There was a story a week or so ago about a computer program beating the world’s best Go players. Apparently Go is an ancient Chinese game that has more or less an infinite number of possible moves and is therefore considered to be the ultimate test of artificial intelligence (AI)*. I know nothing about either Go or AI but apparently this is a big deal. The original article is hidden behind a pay wall, but I was able to pull out a couple of quotes that sparked a spot of thinking.
“The (computer program) made moves that seemed foolish but inevitably led to victory over the world’s best players.”
This quote seems to suggest that the computer understood the game and played it in a completely different way to humans have been playing it. On that theme the current world champion was quoted as saying,
“After humanity spent thousands of years improving tactics, computers tell us humans are completely wrong. I would go as far as to say that not a single human has touched the edge of the truth of Go.”
As I am avowed questioner of conventional wisdom these thoughts really piqued my interest and obviously I thought about applying them to volleyball. Like everything, there is a set of parameters about the game that are accepted as conventional wisdom. For example, according to the rules a team is allowed only three contacts. The conventional wisdom is that using all three contacts is the most effective way of playing. But is it? As I have written about earlier, Frenchman Earvin N’Gapeth has become famous for, among other things, not always using three contacts. Watching him live I was struck by how obvious those plays actually are. Once you accept that it is possible, his actions are the easiest and best solutions. I would say that nearly everything we do In practice, is in some way based on conventional wisdom. For some coaches more than others, but there is a lot of it there.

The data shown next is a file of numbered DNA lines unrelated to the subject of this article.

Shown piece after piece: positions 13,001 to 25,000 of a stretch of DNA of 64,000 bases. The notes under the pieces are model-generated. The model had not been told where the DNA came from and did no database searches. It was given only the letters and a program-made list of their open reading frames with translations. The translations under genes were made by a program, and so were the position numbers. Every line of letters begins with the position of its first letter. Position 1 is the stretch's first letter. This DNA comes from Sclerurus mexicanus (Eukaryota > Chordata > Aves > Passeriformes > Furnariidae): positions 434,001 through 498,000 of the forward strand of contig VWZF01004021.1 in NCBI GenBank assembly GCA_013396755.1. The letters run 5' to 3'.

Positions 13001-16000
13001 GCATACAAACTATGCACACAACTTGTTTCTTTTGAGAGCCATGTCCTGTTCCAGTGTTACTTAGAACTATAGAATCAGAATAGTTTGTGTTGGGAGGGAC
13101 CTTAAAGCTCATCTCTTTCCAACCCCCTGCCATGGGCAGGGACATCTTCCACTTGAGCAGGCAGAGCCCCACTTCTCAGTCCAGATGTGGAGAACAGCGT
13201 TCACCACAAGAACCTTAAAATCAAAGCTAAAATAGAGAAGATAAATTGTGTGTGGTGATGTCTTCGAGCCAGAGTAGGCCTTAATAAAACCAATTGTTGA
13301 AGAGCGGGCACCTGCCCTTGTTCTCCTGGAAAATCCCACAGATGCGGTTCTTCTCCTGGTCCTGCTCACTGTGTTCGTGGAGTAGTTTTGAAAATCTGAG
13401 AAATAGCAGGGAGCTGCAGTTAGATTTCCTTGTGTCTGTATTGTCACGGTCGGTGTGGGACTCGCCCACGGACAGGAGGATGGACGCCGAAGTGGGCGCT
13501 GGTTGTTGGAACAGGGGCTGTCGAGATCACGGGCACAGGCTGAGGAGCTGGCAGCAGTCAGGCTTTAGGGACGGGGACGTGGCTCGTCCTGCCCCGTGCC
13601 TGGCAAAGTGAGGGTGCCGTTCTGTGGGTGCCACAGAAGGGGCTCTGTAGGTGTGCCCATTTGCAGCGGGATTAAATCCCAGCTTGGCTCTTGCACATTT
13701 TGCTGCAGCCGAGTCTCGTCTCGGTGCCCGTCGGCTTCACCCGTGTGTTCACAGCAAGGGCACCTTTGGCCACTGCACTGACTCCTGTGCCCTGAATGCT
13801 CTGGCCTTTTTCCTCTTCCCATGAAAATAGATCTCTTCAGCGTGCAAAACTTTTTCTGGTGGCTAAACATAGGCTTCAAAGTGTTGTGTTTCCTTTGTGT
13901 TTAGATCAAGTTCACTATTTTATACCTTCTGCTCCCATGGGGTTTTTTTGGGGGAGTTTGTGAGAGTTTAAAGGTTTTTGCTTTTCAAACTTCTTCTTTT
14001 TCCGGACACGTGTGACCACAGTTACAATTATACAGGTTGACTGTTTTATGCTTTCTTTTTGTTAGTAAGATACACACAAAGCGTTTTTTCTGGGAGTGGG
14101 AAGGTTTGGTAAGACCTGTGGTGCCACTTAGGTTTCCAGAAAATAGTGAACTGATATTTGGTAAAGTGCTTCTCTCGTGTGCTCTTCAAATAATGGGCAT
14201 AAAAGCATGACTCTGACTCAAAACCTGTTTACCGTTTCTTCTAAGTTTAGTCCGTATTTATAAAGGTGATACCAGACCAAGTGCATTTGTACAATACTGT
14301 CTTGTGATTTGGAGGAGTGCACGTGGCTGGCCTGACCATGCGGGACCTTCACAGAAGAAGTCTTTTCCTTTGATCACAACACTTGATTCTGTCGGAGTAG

The computer who won in Go won by playing in a different way than people who were locked into a way of thinking going back thousands of years. What would happen if that computer decided to try to play volleyball? Would it use three contacts every time? I think, deep down, we already know the answer is no. Would spikers jump off two feet? Would there be such a thing as the underarm pass? Would we train in the same way? And if the answer to any of those questions is no, what would the alternative be? How would the computer solve the problem of the game?
I don’t think any of us has touched the edge of the truth of volleyball.